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This tile is from Mainquilters Unite!

Comment: Three Trees (The death of Ben and Andy)
Checked out at: April 29, 2001
Checked in at: April 29, 2001
Checkout tile:


-3 !?
-3 ?! At least, I think I did a decent blending (not like many people...)
don't worry......
.....i vote at your tile an............ 3, to put the score image to 0 ;)
Re: don't worry......
I really hate when people give my tiles negative scores and don't even bother to justify it with a comment. I got a negative five on a tile and nobody even bothered to explain. I'm not sure who's doing it, but it sucks. I dunno. I think the whole scoring system is kinda weak.
Re: Re: don't worry......
Well the voting system was never meant to be a quantitative measure of an artist. It accomplishes its goal of filtering artists into certain groups. That's why I added it. The problem is that there's no technical way to "fix" it. The values of the dots are all relative to the min/max scores on the quilts (i.e. if I made it go from -2 to 10, we'd want to change the main quilts to have a minimum score of -4, etc.). The real problem is with people who vote low but don't comment. Not a lot I can do about that, b/c I don't want to throw out votes. I think more votes is the only way to combat the problem, but I definitely see how people get frustrated when they see low scores. I could always just hide the avg and then just filter people without telling them why :)

Re: Re: Re: don't worry......
How about requiring a comment on all negative votes, or, to be fair, all votes? Or would that cause fewer votes which makes the scoring even more granular?
Re: Re: Re: Re: don't worry......
yeah, that's exactly my worry. There will be two outcomes of that:
1. we'll get comments that are meaningless
2. we'll get less votes, especially negative votes. There would be a "penalty" associated with casting a negative vote, namely, having to do extra work. While this is nice from a "everyone hug" standpoint, it destroys the point of the voting.

Additionally, it would identify the people who voted low. If we're going to identify votes, let's identify them all, not just some.

Really, from a pure logic standpoing, there is no reason for people to get upset when someone gives them a low score. To do so would imply an amazing level of ego (i.e "it's absolutely unbelievable that someone didn't like my art"). That's not to say that I wouldn't behave in the exact same way, I just mean from an objective, logical standpoint :)

But I truly think that reducing the number of votes will only make the problem worse.

Transparency vs. Opacity
Total transparency would probably discourage arbitrary voters, who give a -5 for reasons that may not be totally objective. If it's that inobviously bad, a comment truly would be helpful. I think most people get upset when they get a -5 for something they feel they deserved maybe a -2 or -1 for, or even a 1 or 2. They look at their tile and are not sure what makes it the worst it could possibly be. They then need to go through a pretty slow trial and error feedback loop 'okay is this one right, then? How about this one?' to see if they can improve.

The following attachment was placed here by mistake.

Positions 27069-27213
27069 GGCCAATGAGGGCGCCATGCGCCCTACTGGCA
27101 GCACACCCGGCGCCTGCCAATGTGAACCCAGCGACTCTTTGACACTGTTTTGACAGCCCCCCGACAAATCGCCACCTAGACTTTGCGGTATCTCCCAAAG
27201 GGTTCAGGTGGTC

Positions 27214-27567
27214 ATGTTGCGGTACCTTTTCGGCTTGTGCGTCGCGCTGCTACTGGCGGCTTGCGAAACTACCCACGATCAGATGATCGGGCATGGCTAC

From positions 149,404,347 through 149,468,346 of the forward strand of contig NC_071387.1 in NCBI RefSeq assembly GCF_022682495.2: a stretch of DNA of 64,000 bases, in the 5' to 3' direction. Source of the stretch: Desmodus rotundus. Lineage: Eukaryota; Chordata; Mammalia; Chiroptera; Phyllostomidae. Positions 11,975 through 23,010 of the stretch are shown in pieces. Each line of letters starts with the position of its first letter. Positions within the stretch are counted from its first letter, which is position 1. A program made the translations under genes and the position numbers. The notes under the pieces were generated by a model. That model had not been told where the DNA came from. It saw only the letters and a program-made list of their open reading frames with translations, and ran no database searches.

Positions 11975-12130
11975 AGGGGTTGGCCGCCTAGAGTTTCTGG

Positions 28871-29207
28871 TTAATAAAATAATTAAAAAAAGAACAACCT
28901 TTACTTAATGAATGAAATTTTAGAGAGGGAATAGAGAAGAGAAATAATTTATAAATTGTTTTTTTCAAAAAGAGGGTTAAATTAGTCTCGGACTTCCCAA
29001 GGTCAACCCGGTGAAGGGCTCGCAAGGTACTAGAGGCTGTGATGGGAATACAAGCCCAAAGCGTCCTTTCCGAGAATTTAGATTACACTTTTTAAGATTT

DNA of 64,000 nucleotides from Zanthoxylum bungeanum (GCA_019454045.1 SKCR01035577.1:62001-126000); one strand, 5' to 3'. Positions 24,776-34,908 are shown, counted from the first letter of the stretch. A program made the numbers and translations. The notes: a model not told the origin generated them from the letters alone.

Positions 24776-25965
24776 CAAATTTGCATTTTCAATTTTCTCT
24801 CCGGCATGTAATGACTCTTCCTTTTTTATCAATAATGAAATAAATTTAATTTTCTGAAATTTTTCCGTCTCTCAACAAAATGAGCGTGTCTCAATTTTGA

I agree that it would also discourage voting in general, though.

This is going to sound like a really wrong, undemocratic, idea, but how about giving more weight to "qualified" voters? I.e.: someone who is already working on the main quilt may have more weight in their votes than someone lost in the score repair/newbie quilt, or a brand new account that's never done anything. With that in place, people could be, with their votes, answering the question: 'do I want to be doing tiles next to this person's tiles?' So a main quilter would have more weight on a score repair person, and an invite-only would have more weight on a main quilter. It would distribute moderation to the people who are already proven at being able to produce for their area. It would also mitigate abuses using new accounts.
Re: Transparency vs. Opacity
Yeah, this isn't a bad idea. I've thought about it before. I guess the trickiest part would be coming up with an algorithm that worked well. How do you weight it? By the number of tiles by that artist? By that artist's score? (then we get a fun circular dependancy where everyone's score depends on everyone else's, ugh :) We would definitely need to cache the score in the db, rather than calculating it on the fly (as we do now). But I agree that it could help things, and wouldn't significant reduce votes, it would even encourage people to get involved, so their votes would be worth more.

But don't hold your breath on this, I don't know when I'll have a chance to implement it. But now that the source is out there, someone could always send me a patch ;)

some tips.
You did blend well. Don't be discouraged by bad votes like that. (easier said than done though)
One tip/critique is that on the bottom of your trees there are dark pixels right along the border. Even if the person below you had followed through with your trees' colours, there would have been a visible border, where the colour changed all of a sudden. You should really try and follow your colours through, remembering that they need to continue on to the next tile.
And keep those tiles coming!
Re: some tips.
Yeah, you're right. I didn't pay attention to the lower edge at all. I'll try to don't make the same mistake. Thank you for the tip!!
Re: Re: some tips.
The #1 thing you should worry about when you are doing collaborative art (these quilts) is how your work is going to mesh in with the other artists. What I do is make a layer on top of everything else that SHOWS me the 15 pixel wide strips I'll be passing on to incomplete tiles done in the future... that way I can make SURE that they are getting something at at least I could come up with an interesting tile from.